Monkeypox is resistant to degradation when in aerosol, remaining viable in suspension for up to 90 hours.
Here the susceptibility to aerosolization of the monkeypox virus (MPXV), associated with emerging zoonotic diseases, was studied using a 10.7 liter rotating chamber. This chamber was built to fit inside a Class three biological safety cabinet, specifically for studying airborne biosafety level three (BSL3) microorganisms. Airborne viruses were detected by culture and quantitative polymerase chain reaction (qPCR) after up to 90 hours of aging.
Viral concentrations detected dropped by two logs for culture analysis and by one log for qPCR analysis within the first 18 hours of aging; viral concentrations were stable between 18 and 90 hours, suggesting a potential for the MPXV to retain infectivity in aerosols for more than 90 hours.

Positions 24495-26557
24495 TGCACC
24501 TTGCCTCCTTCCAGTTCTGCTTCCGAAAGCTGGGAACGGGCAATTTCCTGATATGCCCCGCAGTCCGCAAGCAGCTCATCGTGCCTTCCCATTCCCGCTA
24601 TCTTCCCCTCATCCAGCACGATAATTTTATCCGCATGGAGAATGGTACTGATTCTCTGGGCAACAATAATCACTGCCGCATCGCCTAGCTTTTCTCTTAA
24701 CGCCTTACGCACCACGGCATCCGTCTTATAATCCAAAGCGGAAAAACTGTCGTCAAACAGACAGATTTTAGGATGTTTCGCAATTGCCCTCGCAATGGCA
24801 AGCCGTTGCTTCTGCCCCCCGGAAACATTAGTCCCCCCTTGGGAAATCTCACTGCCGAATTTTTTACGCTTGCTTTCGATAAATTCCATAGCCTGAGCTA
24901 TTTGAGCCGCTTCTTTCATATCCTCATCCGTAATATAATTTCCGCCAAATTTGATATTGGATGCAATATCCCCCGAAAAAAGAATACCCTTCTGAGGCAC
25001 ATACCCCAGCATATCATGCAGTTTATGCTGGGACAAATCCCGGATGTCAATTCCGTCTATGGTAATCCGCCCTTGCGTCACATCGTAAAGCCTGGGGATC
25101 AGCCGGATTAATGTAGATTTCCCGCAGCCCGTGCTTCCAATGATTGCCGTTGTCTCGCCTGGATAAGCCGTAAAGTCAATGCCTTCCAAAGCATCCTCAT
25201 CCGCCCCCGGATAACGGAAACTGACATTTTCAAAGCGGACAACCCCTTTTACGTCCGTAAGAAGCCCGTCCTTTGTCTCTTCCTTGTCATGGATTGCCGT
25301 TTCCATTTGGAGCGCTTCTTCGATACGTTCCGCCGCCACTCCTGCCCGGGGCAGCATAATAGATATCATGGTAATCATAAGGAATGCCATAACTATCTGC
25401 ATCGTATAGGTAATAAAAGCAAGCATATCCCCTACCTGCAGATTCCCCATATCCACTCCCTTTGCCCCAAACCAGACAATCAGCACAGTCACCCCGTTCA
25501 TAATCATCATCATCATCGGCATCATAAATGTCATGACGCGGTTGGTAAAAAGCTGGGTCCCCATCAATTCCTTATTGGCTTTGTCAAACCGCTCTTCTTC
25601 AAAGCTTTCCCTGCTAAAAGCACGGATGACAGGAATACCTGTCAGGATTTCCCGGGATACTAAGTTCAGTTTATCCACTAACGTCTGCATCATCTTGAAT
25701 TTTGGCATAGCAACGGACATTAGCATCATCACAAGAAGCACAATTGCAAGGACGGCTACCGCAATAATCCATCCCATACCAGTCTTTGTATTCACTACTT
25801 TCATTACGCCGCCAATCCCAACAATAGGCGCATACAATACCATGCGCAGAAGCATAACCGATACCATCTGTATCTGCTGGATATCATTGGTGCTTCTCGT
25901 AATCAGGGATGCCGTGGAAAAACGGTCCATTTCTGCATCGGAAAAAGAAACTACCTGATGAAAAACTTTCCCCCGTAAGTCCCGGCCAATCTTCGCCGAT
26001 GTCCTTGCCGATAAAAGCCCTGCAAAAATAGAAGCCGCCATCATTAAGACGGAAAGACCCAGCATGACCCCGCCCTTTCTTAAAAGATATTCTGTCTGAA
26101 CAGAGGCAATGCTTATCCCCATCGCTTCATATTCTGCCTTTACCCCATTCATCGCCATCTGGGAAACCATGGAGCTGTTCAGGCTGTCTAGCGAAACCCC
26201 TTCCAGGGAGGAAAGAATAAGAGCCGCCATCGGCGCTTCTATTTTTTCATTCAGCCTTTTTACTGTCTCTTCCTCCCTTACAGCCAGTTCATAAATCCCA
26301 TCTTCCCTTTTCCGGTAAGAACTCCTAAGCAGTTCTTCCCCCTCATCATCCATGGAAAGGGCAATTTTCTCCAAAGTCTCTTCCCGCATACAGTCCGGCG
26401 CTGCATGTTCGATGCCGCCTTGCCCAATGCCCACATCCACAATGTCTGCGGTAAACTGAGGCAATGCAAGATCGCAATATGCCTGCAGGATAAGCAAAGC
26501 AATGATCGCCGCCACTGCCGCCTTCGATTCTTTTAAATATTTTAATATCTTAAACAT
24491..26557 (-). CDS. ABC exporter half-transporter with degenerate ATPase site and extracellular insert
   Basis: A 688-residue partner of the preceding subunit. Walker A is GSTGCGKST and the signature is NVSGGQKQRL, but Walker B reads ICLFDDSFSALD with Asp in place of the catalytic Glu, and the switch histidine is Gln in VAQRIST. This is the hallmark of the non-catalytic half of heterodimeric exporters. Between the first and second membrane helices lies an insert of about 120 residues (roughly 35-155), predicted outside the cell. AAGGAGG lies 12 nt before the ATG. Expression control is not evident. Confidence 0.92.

Cynomolgus monkeys were exposed by fine-particle aerosol to lethal doses of monkeypox virus, Zaire strain. Death, attributable to fibrinonecrotic bronchopneumonia, occurred 9 to 17 days post-exposure. Lower airway epithelium served as the principal target for primary infection.